EU clears way for mass swine flu vaccination

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European healthcare regulators last week (25 September) recommended the approval of two swine flu vaccines, clearing the way for mass vaccination programmes to start within weeks.

The European Medicines Agency (EMEA) expert committee on new drugs gave the go-ahead for the first H1N1 swine flu vaccines from GlaxoSmithKline and Novartis, called Pandemrix and Focetria. 

The shots will now go for final approval from the European Commission, a process that should take between 10 and 20 days under an accelerated regulation system for pandemic vaccines. 

A third vaccine from Baxter, which had also been submitted under a fast-track procedure, was not given the green light, but the agency said it was still reviewing this and other applications. 

“We are working with the company [Baxter] to get all of the information that we need so that a recommendation can be made shortly,” said a spokeswoman. 

Manufacturers and governments have been scrambling for vaccines to target the new H1N1 flu strain, which was declared a pandemic in June. 

The World Health Organisation (WHO) said on Thursday that drug makers will only be able to produce enough H1N1 vaccine each year for half the planet – around three billion doses per year – meaning governments will have to decide who should get the limited supplies.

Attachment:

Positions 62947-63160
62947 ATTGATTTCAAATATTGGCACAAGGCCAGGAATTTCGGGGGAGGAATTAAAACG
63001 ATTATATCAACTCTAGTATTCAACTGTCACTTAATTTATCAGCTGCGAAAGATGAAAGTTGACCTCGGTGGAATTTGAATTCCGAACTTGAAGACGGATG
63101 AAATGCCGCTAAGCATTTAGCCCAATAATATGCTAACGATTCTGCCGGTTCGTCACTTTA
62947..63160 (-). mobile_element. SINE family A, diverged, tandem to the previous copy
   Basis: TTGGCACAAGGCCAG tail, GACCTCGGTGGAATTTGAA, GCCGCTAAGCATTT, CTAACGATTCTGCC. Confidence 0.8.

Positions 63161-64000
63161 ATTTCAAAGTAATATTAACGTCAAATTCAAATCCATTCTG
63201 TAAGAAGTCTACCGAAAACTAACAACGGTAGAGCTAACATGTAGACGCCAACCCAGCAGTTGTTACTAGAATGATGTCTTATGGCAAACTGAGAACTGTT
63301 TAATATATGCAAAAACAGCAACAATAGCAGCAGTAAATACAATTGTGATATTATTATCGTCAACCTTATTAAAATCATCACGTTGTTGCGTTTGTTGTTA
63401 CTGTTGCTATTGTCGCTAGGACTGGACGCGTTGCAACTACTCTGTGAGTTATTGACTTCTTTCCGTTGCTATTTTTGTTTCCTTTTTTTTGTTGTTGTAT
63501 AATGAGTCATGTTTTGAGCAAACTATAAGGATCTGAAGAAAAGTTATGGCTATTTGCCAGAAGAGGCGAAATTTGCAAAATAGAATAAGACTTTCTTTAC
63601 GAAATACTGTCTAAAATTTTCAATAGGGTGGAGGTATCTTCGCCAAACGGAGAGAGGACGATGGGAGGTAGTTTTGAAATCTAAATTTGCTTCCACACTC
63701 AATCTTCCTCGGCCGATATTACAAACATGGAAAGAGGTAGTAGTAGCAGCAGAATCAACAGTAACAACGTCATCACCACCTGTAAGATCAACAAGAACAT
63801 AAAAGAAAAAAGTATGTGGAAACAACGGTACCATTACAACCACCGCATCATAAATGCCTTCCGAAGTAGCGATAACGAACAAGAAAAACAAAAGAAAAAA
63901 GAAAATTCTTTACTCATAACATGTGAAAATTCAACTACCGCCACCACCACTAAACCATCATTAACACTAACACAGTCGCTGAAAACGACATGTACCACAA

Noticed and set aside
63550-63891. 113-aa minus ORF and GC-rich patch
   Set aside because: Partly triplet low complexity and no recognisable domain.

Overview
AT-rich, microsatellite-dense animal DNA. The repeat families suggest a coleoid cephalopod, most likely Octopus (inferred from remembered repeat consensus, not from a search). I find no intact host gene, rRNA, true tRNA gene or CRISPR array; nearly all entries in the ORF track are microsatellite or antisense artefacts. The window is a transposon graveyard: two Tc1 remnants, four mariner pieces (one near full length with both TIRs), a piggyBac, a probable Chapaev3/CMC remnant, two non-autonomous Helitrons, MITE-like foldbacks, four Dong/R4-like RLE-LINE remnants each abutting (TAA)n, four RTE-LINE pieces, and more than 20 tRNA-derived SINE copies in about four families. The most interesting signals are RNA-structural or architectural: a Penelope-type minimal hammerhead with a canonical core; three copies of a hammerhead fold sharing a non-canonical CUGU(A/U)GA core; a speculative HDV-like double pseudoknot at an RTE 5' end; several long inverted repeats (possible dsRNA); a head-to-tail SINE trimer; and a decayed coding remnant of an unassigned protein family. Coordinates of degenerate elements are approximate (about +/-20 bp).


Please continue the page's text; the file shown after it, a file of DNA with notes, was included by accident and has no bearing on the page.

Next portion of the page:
The WHO added that a single dose should be enough to give immunity to healthy adults and older children from the virus commonly known as swine flu. The EMEA, however, said it was currently recommending two doses be given, at an interval of three weeks, although it acknowledged preliminary data suggested one dose might suffice and this recommendation could be updated as new data comes in. 

The London-based watchdog said it was confident the new vaccines were safe, despite being rushed through the approval process, adding manufacturers would have to carry out safety studies on 9,000 subjects for each vaccine after launch. 

“Decades of experience with seasonal influenza vaccines indicate that insertion of a new strain in a vaccine should not substantially affect the safety or level of protection offered,” the agency said in a statement. 

European health ministers will meet in Brussels on 12 October to discuss cooperation in combating the novel flu virus, with vaccine sharing expected to be on the agenda. 

(EURACTIV with Reuters.)

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